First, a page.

Fixing a Hole

Identifying the problem is just the first step

Discussions on power quality usually focus on either the fundamentals of power quality phenomena or interpreting what was recorded on a power quality monitor. Knowing what happened is often just half the process—fixing or eliminating the problem is the next step. Without some form of mitigation, your facility will keep experiencing the same process interruptions, and people will wonder why they bother to collect data unless things get better. As the Beatles sang, “I’m fixing a hole where the rain gets in, and stops my mind from wandering where it will go.”

Some companies are reluctant to invest in PQ mitigation, either because of lack of knowledge about available solutions or not wanting to spend the money because the return-on-investment isn’t clear. Perhaps a salesperson for a large UPS system came in and dropped a number on them that knocked them out of their seat, and they figure all solutions are too pricey. More than $6 billion is spent in the United States annually on a variety of solutions. But there is plenty that can be done with relatively low cost to improve the process. The first steps are knowing what the cost of downtime is, how often these losses are incurred, and what solutions are out there.

The most common type of power quality phenomena is the voltage sag, where the voltage reduces below 90 percent of nominal for up to several minutes. There are a number of different types of devices on the market that can provide the missing energy for short durations. On the high end, there are a series of devices that are designed to keep entire facilities operational through multi-cycle sags and interruptions. This include devices such as large-scale uninterruptible power supplies (UPS >100kVA), subcycle static transfer switches (to switch between separate utility feeds to a facility), low-speed flywheels, static VAR compensators, ultracapacitors and super-conducting magnetic energy storage (SMES) products. Generally, most of these solutions require some engineering efforts to properly design in the equipment to match the electrical demand and infrastructure of the facility.

Some things to investigate before installing a UPS are the load ratings and characteristic, both in kVA and type of loads that they can power. Some UPS devices don’t like loads with large power factors or high harmonic current content. Most low-end UPS devices specify that the laser printers and motors not be connected to the outputs, as they can draw high inrush currents when cycling. The ride-through duration is typically 5 to 15 minutes, which should be long enough for most processes to go through an orderly shutdown sequence. However, harmonic loading may derate the output, as well as when operating in colder temperatures. The duration also reduces as the batteries age. PF cap switching transients may trick some systems into thinking that an overcurrent condition is occurring, and force an abrupt shutdown of the UPS. And there are some units on the market that don’t put out a sine wave.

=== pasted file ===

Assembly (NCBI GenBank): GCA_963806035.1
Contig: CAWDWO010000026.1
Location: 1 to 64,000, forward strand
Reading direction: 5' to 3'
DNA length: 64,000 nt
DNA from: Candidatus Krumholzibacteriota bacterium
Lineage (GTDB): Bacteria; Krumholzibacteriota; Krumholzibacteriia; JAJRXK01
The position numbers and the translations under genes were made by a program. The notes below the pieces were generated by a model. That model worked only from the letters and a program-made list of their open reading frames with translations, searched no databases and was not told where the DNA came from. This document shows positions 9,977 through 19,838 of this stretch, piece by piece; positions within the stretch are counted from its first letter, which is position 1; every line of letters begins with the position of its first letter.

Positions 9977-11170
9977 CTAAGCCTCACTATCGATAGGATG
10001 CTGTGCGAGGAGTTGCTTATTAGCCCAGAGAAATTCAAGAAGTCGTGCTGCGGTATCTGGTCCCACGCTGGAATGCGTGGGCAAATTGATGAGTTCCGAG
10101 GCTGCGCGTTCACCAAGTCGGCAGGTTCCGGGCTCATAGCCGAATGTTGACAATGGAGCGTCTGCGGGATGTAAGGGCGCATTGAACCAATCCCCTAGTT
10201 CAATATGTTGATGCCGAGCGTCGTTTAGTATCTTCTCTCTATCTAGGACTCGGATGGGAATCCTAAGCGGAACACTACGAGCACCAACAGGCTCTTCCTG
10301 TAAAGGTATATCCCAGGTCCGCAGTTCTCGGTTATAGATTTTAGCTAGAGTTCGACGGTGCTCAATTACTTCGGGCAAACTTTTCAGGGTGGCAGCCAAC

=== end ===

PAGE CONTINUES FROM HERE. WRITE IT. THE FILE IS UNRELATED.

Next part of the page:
One of the most common devices that people buy for protection against power quality phenomena are TVSS or transient voltage surge suppressors. They can be used at an individual piece of equipment or for an entire facility. The primary function of these devices is to clamp the voltage at a fixed level. Some also include filters to suppress some of the higher frequency noise. These come in either voltage “strip” form or as separate components to be mounted at a distribution panel for voltage and/or communication lines

Some things to be aware of when purchasing and installing TVSS systems are that they cannot provide any energy, hence, they will not provide any benefit for sags or interruptions or voltage notches. You need to select ones with a clamping voltage below the value where your equipment would be damaged, yet above any normal high line conditions, otherwise, they will be conducting and clipping the voltage on every cycle. A good ground conductor and connection is very important, as the devices usually need to divert the energy into a low impedance ground source. Connecting them on the end of a long extension cord or into a duplex outlet without a ground conductor provides very little protection. They also have a maximum energy absorption rating (in joules) and cannot withstand more than their ratings without damaging themselves, which makes them ineffective for future transients (though you may not observe anything physically wrong).

Once you install any mitigation devices, it is good to go back and re-monitor to verify that you are getting the results that you expect. Next month, we’ll discuss some other solutions, such as improving the wiring and harmonic filters. EC

BINGHAM, a contributing editor for power quality, can be reached at 732.287.3680.

About the Author

Richard P. Bingham

Power Quality Columnist
Richard P. Bingham, a contributing editor for power quality, can be reached at 732.287.3680.

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